What Is Epiphora? (Deliberate Repetition)

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Epiphora

Epiphora is a writing technique that involves repeating terms at the back of neighboring clauses or sentences. (NB: Epiphora is also called "epistrophe.")

epiphora examples

Examples of Epiphora

Epiphora is deliberately repeating terms at the end of clauses or sentences. For example:
  • "He spoke with the wisdom that can only come from experience, like a guy who went blind because he looked at a solar eclipse without one of those boxes with a pinhole in it and now goes around the country speaking at schools about the dangers of looking at a solar eclipse without one of those boxes with a pinhole in it.
  • "She's safe, just like I promised. She's all set to marry Norrington, just like she promised. And you get to die for her, just like you promised." (Jack Sparrow)
  • (Note that the words do not have to be identical. The copied structure is also part of the epiphora.)

Other Types of Repetition

There are three main types of repetition:

More Examples of Epiphora

This is an example from "The Merchant of Venice" by William Shakespeare:
  • BASSANIO: Sweet Portia,
    If you did know to whom I gave the ring,
    If you did know for whom I gave the ring,
    And would conceive for what I gave the ring,
    And how unwillingly I left the ring
    When naught would be accepted but the ring,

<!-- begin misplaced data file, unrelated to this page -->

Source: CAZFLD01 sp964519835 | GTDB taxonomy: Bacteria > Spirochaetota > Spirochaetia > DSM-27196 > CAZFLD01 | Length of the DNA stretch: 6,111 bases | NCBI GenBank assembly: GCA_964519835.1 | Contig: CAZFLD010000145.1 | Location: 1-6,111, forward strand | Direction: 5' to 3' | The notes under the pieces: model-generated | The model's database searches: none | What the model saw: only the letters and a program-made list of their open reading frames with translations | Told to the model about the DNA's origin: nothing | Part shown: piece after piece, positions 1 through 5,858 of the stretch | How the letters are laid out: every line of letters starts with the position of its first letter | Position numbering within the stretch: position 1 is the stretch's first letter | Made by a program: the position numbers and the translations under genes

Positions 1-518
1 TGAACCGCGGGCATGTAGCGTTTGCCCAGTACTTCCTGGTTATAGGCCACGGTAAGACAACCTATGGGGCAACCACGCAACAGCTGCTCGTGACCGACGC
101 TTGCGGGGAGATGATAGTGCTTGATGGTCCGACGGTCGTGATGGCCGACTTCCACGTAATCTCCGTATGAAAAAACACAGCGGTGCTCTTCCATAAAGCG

You would abate the strength of your displeasure.
  • (Remember that the copied structure is also part of the epiphora. So, "to whom," "for whom," and "for what" are considered part of the shared endings.)
This is an example from the Gettysburg Address by Abraham Lincoln:
  • "...that government of the people, by the people, for the people, shall not perish from the earth."
This is an example from Corinthians (The Apostle Paul):
  • "When I was a child, I spoke as a child, I understood as a child, I thought as a child."

Examples of Epiphora in Songs

Here is an example of epiphora that features in "Single Ladies" by Beyoncé:
  • ‘Cause if you liked it, then you should have put a ring on it
    If you liked it, then you shoulda put a ring on it
    Don’t be mad once you see that he want it
    ‘Cause if you liked it, then you shoulda put a ring on it.

Why Should I Care about Epiphora?

Repetition creates pattern and rhythm. Therefore, it is widely used in poetry and song (i.e., verse). It is less common in business writing, but it does have some utility. Used infrequently, deliberate repetition like epiphora can:
  • Be used for emphasis.
  • Be memorable.
  • Make an impact.
  • Make you look confident.
Here is an example of how epiphora might look in a business document:
  • In our opinion, the answer to the current situation is not making 10 people redundant. All that achieves is making 10 people redundant.
Interactive Exercise
Here are three randomly selected questions from a larger exercise, which can be edited, printed to create an exercise worksheet, or sent via email to friends or students.

See Also

What is anaphora? What is commoratio? Glossary of grammatical terms